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The Medtronic Story – Our History

1 July 2010

One of the things I really like about working for Medtronic is that it is a company with a heritage.

The story of how Earl Bakken founded the company was one of the things that inspired me to join Medtronic in Australia, so I think it is worth retelling here.   If you want to learn more, visit the Our Story section on our website.

Medtronic had a modest beginning. It was formed as a partnership in April 1949 by Earl Bakken and his brother-in-law, Palmer Hermundslie. At the time, Earl was a graduate student in electrical engineering at the University of Minnesota and did part-time work repairing delicate lab equipment at Northwestern Hospital in Minneapolis, Minnesota.

With demand for his services continuing to grow, Earl left his graduate studies, Palmer quit his job with a local lumber firm, and together they formed a medical equipment repair company they named Medtronic. The two men set up shop in a garage in northeast Minneapolis.

In the mid-1950s, Earl Bakken became acquainted with Dr. C. Walton Lillehei, a pioneer in open heart surgery at the University of Minnesota Medical School. At that time, Dr. Lillehei and other surgeons discovered that heart block occurred after corrective heart surgery in about 10% of their patients. Silk sutures used in patching the defect interfered with the heart’s electrical impulses, causing abnormally slow rates that were not sufficient to carry a patient through recovery.

While external pacemakers existed to help regulate heart rhythm, they were bulky, relied on external electrodes, and had to be plugged into a wall outlet. These AC-operated pacemakers could fail during a power blackout.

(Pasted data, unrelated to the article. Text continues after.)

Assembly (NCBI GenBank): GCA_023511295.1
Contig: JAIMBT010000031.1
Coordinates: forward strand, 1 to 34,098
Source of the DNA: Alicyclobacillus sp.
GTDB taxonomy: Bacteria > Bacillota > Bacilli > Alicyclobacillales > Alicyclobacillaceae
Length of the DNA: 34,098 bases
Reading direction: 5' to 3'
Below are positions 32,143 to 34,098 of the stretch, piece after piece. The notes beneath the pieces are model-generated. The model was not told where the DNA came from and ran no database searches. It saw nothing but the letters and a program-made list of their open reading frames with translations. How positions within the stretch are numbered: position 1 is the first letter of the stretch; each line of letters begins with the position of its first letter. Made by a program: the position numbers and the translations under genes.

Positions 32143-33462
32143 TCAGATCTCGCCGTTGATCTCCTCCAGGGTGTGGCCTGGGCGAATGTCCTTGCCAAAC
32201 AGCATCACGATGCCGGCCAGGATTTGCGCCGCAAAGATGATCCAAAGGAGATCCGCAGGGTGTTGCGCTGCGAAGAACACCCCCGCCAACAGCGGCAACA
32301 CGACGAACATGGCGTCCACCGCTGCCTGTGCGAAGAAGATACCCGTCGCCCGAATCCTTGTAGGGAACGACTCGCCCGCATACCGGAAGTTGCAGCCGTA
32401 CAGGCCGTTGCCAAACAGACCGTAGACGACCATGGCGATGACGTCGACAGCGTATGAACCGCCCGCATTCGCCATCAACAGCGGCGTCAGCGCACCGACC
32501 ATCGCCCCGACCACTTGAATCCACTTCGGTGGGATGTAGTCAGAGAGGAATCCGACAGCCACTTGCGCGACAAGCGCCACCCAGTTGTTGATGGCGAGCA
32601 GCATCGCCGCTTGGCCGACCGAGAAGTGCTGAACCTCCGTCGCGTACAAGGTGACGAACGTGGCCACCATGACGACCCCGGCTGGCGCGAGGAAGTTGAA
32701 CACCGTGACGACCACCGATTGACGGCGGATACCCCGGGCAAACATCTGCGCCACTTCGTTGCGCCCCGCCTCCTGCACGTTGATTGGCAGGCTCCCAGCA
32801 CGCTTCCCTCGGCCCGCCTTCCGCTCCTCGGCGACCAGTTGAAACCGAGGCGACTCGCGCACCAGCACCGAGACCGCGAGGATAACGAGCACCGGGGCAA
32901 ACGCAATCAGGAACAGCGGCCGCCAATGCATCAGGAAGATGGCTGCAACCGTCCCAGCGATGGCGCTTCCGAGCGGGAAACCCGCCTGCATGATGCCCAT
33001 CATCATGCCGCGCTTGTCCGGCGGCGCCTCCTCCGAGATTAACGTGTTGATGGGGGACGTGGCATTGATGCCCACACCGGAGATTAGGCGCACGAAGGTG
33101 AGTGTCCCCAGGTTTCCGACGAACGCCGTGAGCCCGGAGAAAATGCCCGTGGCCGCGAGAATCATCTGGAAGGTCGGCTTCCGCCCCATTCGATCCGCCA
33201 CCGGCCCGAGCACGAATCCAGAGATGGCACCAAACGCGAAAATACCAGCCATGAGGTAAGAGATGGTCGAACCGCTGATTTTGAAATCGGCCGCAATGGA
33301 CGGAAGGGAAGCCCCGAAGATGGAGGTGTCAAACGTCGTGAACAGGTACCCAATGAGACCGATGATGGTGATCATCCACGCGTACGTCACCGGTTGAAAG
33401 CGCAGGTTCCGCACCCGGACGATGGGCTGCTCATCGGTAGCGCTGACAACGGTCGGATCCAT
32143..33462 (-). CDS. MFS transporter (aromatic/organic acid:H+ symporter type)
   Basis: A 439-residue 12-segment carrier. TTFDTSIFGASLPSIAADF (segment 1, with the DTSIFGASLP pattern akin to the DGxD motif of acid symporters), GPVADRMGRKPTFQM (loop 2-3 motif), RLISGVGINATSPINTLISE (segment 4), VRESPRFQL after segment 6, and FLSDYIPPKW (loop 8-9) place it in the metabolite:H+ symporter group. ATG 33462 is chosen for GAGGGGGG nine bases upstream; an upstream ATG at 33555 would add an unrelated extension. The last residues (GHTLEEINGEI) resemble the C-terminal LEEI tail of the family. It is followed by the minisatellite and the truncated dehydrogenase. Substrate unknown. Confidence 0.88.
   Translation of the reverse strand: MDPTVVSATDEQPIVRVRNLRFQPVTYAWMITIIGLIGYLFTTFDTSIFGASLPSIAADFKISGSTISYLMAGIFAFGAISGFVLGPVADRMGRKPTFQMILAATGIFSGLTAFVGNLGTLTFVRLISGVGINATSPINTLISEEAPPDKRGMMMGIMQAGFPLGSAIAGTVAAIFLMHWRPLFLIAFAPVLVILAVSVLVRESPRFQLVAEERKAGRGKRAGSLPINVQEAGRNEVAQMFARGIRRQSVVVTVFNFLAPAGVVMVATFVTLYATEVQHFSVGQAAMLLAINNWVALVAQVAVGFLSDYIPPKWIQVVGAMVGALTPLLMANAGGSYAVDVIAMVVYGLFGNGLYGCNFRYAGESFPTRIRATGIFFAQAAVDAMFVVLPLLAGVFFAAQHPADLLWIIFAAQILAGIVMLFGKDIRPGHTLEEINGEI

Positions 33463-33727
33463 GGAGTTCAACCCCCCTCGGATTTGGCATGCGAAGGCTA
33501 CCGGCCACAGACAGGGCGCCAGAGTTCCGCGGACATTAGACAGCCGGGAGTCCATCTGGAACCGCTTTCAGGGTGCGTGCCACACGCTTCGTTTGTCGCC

So Dr. Lillehei and his colleagues set out to develop a better system with the help of Medtronic engineers. Earl developed a new kind of pacemaker that was not much larger than a paperback book. He borrowed parts from other electrical devices he had in the shop. For the new device’s circuitry, he relied on a design for a transistorized metronome he had seen in a trade publication. When finished, he produced a pacemaker that was powered by mercury batteries, provided a 9-volt DC pulse, and could easily and comfortably be worn by young patients.

The original Bakken pacemaker was tested in the University of Minnesota’s laboratory. The following day, it was applied to a pediatric heart block patient. The effect was instantaneous. The pacemaker immediately restored the child’s heartbeat to near normal. Within days, the child’s heart resumed a normal rhythm on its own, and the pacemaker was removed.

The development of the wearable, external, battery-powered pacemaker amounted to a leap forward in the treatment of heart block and other cardiac problems. It also signaled the beginning of a new era in the therapeutic application of electrical stimulation for patients around the world.

Earl Bakken, who is now in his 80s and living on the Big Island in Hawaii (where they have a public holiday in his honour) is still an inspirational character.  He was interviewed as part of a series on Life Changing Science on ABC Radio’s The Science Show back in 2003 and the transcript is worth a read. You can also visit his official website here, or join the Earl Bakken Rocks My World Facebook page. Share Button

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